In addition to increasing internet access, Starlink is a significant milestone for SpaceX towards realising its goal of commercial human space travel. SpaceX was founded in 2002 with the main purpose of taking humans to Mars and the commercialisation of space. The two decades that followed have seen it push technological boundaries, reducing costs significantly, and making space more accessible. The cost of transporting 1 kilogram into space by NASA in 2000 cost $18,500 while SpaceX boasts just $2,720 per kilogram on its Falcon 9 rocket for a trip to the ISS. In addition, the cost to NASA per astronaut on its current spacecraft, the Boeing Starliner, is $90 million compared to just $55 million per astronaut on the SpaceX Crew Dragon. This is achieved by engineering rockets that can carry an extremely high load and be reused multiple times. Ultimately, however, SpaceX makes much of its current revenue through launch contracts for NASA and other groups, adding up to around $3 billion annually. This isn’t nearly enough for a human mission to Mars, which NASA estimates would cost up to $220 billion. This is where Starlink’s purpose becomes increasingly clear, with projected earnings of over $30 billion annually by 2025. With the astronomic growth of Tesla, Musk has repeatedly proven his talent in creating hype in the consumer market. SpaceX has seen its fair share of his signature publicity stunts, including the launch of Musk’s Tesla Roadster into space to demonstrate the Falcon Heavy. 

Figure 4 (Tesla Roadster Orbiting Earth)

With Musk’s almost religiously loyal following, Starlink already holds a significant advantage simply due to his association and adds to its likelihood for success. In his words, Starlink “is intended to generate a significant amount of revenue and help fund a city on Mars”. By making Starlink a public company, Musk could potentially raise the capital he needs to undertake riskier, more expensive endeavours such as crewed space travel and, someday, a city on Mars.

References

https://www.space.com/spacex-starlink-satellites.html

https://www.starlink.com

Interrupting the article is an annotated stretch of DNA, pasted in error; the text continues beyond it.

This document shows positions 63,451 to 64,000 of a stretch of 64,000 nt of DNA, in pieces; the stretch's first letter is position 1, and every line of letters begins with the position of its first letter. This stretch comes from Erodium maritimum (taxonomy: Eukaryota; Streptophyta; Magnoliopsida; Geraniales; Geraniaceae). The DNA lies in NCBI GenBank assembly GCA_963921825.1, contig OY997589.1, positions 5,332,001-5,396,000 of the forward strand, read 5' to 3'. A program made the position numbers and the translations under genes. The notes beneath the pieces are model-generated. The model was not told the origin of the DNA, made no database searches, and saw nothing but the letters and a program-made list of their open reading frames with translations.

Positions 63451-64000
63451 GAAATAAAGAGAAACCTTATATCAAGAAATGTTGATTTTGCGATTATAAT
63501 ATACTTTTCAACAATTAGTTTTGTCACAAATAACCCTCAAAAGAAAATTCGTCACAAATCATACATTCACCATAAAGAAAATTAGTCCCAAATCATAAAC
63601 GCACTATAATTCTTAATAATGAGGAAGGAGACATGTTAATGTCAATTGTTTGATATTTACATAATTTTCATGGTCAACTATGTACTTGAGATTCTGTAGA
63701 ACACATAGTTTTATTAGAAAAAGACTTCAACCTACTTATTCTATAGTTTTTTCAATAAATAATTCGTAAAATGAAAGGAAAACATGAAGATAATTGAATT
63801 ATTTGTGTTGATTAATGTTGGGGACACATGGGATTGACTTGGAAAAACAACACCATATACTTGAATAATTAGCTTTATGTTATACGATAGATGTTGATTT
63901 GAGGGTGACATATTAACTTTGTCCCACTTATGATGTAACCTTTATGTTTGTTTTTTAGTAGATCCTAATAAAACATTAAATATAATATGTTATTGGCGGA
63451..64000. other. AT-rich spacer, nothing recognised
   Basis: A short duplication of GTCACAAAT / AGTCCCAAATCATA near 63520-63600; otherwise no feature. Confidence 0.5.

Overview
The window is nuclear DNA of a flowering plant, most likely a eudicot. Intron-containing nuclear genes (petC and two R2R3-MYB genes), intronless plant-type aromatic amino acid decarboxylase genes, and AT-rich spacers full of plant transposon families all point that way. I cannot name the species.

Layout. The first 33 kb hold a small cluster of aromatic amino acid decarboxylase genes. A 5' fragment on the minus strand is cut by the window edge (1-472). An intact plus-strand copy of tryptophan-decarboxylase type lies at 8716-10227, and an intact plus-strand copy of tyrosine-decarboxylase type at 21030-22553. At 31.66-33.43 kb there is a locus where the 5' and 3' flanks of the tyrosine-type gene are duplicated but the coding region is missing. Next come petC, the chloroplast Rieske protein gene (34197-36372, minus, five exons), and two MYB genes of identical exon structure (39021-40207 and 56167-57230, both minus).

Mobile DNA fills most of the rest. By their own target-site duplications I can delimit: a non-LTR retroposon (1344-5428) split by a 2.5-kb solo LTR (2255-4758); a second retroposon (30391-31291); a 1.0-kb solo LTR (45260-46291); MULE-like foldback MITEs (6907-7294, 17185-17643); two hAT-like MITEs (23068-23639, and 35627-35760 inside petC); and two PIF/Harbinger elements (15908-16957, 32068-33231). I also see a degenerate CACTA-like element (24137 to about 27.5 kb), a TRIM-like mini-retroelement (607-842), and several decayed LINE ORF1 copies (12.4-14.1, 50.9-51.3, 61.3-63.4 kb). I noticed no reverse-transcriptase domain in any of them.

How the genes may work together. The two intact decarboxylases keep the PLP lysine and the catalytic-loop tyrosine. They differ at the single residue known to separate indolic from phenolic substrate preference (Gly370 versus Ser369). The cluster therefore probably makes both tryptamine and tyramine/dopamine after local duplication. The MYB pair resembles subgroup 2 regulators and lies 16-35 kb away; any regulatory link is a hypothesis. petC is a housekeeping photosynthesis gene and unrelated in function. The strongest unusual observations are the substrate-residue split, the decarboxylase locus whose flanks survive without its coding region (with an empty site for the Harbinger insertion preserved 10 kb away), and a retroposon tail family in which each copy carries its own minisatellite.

https://www.wired.com/story/spacex-starlink-satellite-internet/

https://www.fool.com/investing/2019/11/21/the-space-race-among-internet-service-providers.aspx

https://theconversation.com/australias-digital-divide-is-not-going-away-91834

https://www.csi.edu.au/media/2019_ADII_Report.pdf

https://theconversation.com/how-spacex-lowered-costs-and-reduced-barriers-to-space-112586

https://qz.com/1798643/why-spacex-will-take-its-satellite-network-starlink-public/

https://www.cnbc.com/2019/11/19/nasa-cost-to-fly-astronauts-with-spacex-boeing-and-russian-soyuz.html

The CAINZ Digest is published by CAINZ, a student society affiliated with the Faculty of Business at the University of Melbourne. Opinions published are not necessarily those of the publishers, printers or editors. CAINZ, our Partners and the University of Melbourne do not accept any responsibility for the accuracy of information contained in the publication.

Meet our authors:

Dahye Koo
Editor
Anuk Kariyawasam
Writer
Emily Hartley
Editor

Hi everyone! My name is Emily and I am a current penultimate year student studying Bachelor of Commerce with majors in Finance and Economics. As a digest writer at CAINZ, I am able to tie together my childhood passion for writing and the qualitative and quantitative aspects of finance and economics. I am excited to deliver to you a range of articles throughout my time as a writer.

Sean Reid
Writer